By Thierry Malleret, economist and founder, Monthly Barometer

By Thierry Malleret, economist and founder, Monthly Barometer

A wellness issue to watch is workplace wellness. In the U.S., workplace wellness programs have become a strategic priority. A recent survey reports that 35 percent of U.S. employers have come to the conclusion that such programs are effective at controlling health costs, compared with 22 percent saying the same about disease management and 20 percent about consumer-driven health plan design.

In addition, a growing amount of anecdotal evidence shows that workplace wellness is gaining a lot of traction globally. Nestlé, observing that absence caused by ill health costs 2.5 percent of the company’s total payroll, and Unilever, claiming that it recoups €6 for every € invested in health programs, are two among the many global companies now arguing that it is their duty to help people stay healthy and promote healthier living.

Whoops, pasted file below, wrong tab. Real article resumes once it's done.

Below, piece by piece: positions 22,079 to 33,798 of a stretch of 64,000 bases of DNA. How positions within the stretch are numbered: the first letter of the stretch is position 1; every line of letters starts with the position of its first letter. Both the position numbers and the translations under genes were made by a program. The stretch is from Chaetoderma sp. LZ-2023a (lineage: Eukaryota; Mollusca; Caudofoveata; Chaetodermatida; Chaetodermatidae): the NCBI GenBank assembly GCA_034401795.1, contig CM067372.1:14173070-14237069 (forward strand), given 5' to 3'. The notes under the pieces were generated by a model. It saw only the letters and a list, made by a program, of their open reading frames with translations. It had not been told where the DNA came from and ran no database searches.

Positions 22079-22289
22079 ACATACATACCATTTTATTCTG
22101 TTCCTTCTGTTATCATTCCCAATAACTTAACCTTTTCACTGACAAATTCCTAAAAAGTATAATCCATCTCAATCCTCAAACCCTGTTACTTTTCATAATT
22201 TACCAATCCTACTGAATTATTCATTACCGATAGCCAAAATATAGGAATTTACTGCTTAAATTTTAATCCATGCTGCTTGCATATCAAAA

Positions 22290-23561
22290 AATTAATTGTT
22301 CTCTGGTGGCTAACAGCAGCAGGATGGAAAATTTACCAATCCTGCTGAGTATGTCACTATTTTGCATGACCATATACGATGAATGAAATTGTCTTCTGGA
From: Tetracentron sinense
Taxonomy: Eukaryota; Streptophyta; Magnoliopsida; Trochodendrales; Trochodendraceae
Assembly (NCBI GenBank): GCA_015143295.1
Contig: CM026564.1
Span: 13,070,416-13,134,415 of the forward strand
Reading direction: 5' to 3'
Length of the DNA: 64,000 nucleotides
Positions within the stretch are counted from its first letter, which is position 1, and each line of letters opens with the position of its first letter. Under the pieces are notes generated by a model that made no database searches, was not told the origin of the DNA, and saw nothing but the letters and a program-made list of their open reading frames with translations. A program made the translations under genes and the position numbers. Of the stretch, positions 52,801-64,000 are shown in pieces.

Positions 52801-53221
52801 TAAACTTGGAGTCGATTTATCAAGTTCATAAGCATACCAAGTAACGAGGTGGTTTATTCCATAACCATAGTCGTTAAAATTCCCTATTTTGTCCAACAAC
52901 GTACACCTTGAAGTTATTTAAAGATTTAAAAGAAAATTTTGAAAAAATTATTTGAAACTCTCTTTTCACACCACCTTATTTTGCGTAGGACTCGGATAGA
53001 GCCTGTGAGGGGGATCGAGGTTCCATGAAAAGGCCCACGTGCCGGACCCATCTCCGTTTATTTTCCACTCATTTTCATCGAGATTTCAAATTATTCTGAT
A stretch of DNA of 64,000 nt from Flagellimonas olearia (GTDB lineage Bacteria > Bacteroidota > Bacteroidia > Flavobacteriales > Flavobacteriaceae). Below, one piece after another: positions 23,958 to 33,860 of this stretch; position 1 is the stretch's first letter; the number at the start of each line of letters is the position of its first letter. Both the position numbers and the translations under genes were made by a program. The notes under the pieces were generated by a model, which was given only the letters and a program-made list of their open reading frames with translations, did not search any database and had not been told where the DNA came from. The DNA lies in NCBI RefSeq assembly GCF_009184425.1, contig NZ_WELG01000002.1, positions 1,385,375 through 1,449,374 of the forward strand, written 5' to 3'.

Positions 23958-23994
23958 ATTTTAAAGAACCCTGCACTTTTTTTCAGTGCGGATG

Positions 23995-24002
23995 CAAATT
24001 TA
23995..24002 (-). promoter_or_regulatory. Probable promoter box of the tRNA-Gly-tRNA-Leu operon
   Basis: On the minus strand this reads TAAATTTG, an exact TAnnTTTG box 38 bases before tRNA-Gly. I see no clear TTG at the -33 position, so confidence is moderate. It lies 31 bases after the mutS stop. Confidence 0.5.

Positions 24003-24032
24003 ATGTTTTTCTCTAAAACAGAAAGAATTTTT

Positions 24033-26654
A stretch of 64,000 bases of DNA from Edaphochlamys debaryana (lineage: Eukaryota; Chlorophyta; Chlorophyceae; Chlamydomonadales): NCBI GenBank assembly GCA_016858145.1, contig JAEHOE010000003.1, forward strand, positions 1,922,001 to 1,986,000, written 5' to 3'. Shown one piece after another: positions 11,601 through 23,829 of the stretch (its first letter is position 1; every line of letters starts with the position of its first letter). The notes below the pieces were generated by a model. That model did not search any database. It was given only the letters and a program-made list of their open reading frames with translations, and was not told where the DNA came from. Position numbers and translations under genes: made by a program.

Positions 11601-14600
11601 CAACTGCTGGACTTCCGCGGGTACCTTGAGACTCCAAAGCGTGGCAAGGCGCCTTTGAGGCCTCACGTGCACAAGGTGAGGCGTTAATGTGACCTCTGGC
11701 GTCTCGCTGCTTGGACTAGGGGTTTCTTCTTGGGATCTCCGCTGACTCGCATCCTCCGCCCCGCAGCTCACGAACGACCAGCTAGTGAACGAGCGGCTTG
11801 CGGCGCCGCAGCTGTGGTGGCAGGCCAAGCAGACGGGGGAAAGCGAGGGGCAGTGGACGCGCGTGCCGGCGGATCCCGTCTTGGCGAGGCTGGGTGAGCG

The benefits are indeed manifold: (1) it improves productivity, (2) it decreases the cost of absenteeism and presenteeism, (3) it leads to higher staff retention, and (4) may even improve investor confidence and stock market performance (according to some studies).

Contrary to the past when wellness programs were very directive and focused on managers telling their employees what they needed to do, the trend among employers is now to take a more holistic approach to their employees’ wellbeing. Holistic means that wellness programs now combine physical wellbeing, emotional wellbeing, mental wellbeing, financial wellbeing and even social wellbeing, with a strong emphasis on mindfulness.

A related issue to which global companies and public organizations are increasingly paying attention is presenteeism: employees coming to work while being unwell, and therefore, not performing or under-performing. For obvious reasons, this is something very difficult to measure, but insurance companies tend to conclude that it is much more common than absenteeism in every economic sector. According to a British study, in the UK media industry, 0.6 percent of time is lost to absenteeism versus 7.4 percent lost to presenteeism. In the UK public sector, the figures are respectively 1.4 percent and 12.3 percent. 

AuthorThierry Malleret, Economist and Founder, Monthly Barometer